Common eigenfunctions of commuting operators: case of degeneracy

If $[\hat A,\hat B]=0$ and they are both non-degenerate, then every eigenstate of $\hat A$ is an eigenstate of $\hat B$ and vice versa.

If $[\hat A,\hat B]=0$ and $\hat A$ has a degenerate spectrum, then you are guaranteed the existence of one common eigenbasis. However, you are not guaranteed that every eigenstate of $\hat A$ will be an eigenstate of $\hat B$.

As a simple counterexample to illustrate that last statement, take the operators $$ \hat A = \begin{pmatrix}1&0&0\\0&1&0\\0&0&2\end{pmatrix} \quad\text{and}\quad \hat B = \begin{pmatrix}0&1&0\\1&0&0\\0&0&0\end{pmatrix}, $$ for which $(1,0,0)^T$ is an eigenstate of $\hat{A}$ but not $\hat B$ even though $\hat A\hat B=\hat B\hat A=\hat B$.

If the information you have is that $[\hat A,\hat B]=0$, $\hat A$ has a degenerate spectrum and $v$ is an eigenstate of $\hat A$ in a space with degenerate eigenvalue, then you cannot make any inferences about its relationship to $\hat B$ $-$ it might be an eigenstate, or it might not.

In your case you seem to have defined $\phi_i = \hat{B}\psi_i$, where $i=1,2,3,\dots N$ is the degree of degeneracy.

It should be clear to you that the states $\phi_i$ are still eigenstates of $\hat{A}$. However, there is no reason for them to, a priori, be eigenstates of $\hat{B}$. In fact, since every $\phi_i$ is an eigenstate of $\hat{A}$, you can write it as a linear combination of the "degenerate" eigenstates of $\hat{A}$, $\psi_i$. The action of $\hat{B}$ could then be for example to take one eigenstate to a different one. (You could have, say, $\hat{B}\psi_1 = \psi_2$, for example.)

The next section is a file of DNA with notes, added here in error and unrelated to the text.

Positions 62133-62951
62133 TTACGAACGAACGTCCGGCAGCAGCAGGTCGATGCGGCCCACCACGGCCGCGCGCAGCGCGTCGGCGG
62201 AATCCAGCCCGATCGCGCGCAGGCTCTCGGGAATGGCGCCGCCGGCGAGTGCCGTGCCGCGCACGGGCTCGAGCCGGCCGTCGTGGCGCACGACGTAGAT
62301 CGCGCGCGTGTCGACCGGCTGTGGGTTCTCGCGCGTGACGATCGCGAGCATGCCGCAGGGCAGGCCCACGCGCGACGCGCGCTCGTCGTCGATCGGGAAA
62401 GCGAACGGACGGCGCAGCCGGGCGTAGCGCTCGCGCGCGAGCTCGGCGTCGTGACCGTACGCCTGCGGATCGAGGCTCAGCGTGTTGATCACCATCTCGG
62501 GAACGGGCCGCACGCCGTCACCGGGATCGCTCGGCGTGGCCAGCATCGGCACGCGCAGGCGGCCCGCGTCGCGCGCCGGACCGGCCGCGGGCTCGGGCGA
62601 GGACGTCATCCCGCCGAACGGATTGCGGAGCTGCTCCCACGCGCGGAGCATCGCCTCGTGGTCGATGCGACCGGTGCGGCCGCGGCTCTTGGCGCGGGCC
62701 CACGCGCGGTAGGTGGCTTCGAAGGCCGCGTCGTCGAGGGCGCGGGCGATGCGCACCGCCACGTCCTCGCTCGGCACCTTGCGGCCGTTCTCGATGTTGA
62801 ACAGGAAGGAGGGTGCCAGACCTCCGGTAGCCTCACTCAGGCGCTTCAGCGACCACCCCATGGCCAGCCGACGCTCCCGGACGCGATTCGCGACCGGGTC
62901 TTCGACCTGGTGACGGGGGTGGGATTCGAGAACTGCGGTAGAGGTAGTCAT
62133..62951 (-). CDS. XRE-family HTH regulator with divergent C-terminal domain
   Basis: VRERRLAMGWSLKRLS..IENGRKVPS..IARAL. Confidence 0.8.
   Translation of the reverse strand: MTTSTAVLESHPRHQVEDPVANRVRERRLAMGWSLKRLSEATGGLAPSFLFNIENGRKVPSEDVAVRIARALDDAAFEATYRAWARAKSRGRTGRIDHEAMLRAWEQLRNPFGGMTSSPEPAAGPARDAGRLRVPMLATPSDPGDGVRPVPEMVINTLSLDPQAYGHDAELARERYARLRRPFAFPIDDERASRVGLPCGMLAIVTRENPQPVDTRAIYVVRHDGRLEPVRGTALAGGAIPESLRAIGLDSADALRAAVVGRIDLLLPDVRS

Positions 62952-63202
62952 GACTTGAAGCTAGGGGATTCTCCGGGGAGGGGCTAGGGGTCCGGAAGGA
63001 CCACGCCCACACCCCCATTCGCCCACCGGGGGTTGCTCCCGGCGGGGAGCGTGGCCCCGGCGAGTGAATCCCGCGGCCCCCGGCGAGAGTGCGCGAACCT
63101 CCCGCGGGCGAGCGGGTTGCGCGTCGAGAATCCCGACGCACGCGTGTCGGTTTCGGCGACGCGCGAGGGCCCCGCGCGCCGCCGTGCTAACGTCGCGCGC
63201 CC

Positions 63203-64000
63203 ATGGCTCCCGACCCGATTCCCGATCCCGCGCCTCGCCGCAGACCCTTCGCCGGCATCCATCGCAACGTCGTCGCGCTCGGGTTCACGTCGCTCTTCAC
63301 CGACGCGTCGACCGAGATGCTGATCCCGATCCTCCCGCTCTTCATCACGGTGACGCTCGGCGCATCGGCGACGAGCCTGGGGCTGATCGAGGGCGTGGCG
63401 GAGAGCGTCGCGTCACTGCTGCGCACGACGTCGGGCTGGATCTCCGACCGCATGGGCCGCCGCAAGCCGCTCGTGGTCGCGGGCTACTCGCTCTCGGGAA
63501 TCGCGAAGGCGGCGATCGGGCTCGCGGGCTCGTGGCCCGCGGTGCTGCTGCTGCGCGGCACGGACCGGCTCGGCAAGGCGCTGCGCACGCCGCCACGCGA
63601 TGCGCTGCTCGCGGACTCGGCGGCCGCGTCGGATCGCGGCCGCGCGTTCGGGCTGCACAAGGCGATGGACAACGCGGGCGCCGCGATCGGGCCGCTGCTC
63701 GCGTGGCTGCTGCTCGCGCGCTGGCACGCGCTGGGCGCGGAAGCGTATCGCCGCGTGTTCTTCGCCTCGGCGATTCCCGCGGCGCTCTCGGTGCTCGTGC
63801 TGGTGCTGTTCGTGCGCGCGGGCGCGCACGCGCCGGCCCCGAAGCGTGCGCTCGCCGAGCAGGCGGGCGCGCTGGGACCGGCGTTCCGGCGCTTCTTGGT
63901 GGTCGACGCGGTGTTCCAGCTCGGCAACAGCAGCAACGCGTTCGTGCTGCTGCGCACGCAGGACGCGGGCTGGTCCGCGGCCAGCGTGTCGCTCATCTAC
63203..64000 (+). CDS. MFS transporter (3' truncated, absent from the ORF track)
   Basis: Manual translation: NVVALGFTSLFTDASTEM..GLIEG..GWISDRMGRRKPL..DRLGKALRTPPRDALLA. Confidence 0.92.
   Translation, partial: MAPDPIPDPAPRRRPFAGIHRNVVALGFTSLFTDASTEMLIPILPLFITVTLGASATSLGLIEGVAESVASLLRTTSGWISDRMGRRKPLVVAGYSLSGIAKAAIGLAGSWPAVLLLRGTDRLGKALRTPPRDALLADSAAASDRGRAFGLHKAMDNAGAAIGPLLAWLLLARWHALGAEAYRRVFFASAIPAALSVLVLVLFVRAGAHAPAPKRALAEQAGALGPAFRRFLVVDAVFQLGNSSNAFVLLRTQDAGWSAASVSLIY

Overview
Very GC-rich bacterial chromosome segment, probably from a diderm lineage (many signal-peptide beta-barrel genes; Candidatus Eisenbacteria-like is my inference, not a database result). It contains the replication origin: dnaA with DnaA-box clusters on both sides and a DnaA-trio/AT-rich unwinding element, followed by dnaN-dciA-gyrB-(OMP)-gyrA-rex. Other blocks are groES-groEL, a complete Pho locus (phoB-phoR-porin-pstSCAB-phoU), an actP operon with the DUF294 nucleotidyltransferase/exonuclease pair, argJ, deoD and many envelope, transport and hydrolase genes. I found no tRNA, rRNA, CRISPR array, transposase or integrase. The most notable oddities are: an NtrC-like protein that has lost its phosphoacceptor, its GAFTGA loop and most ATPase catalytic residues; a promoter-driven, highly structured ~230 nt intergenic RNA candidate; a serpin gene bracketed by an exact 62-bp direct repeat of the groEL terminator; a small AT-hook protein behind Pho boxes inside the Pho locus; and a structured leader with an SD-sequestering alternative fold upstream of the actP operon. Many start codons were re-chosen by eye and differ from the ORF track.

Therefore in general I don't think there is anything special that can be said in this case without any further information. However, if the operators $\hat{A}$ and $\hat{B}$ are Hermitian, then we are guaranteed that we can diagonalise $\hat{B}$ within this subspace spanned by $\psi_i$, and therefore there exists at least $N$ linear combinations of the $\psi_i$s that are also eigenstates of $\hat{B}$.

In other words, in the case of Hermitian operators, at least one simultaneous eigenbasis can be found.

Example: Consider the Hamiltonian for a free particle: $$\hat{H} = \frac{\hat{p}^2}{2m}.$$

Clearly, $\hat{H}$ and $\hat{p}$ commute, but not all states of definite energy are states of definite momentum. For example, a state $|E_1\rangle \propto |p\rangle + |-p\rangle$ would have the same energy as the state $|E_2\rangle \propto |p\rangle - |-p\rangle$ and so on. However, clearly there is one basis (the basis of $|p_i \rangle$) which is a simultaneous eigenbasis of both $\hat{H}$ and $\hat{p}$.

When one of the two commuting operators has degenerate eigenfunctions, one can always construct their linear combinations which will be the eigenfunctions of the other operator.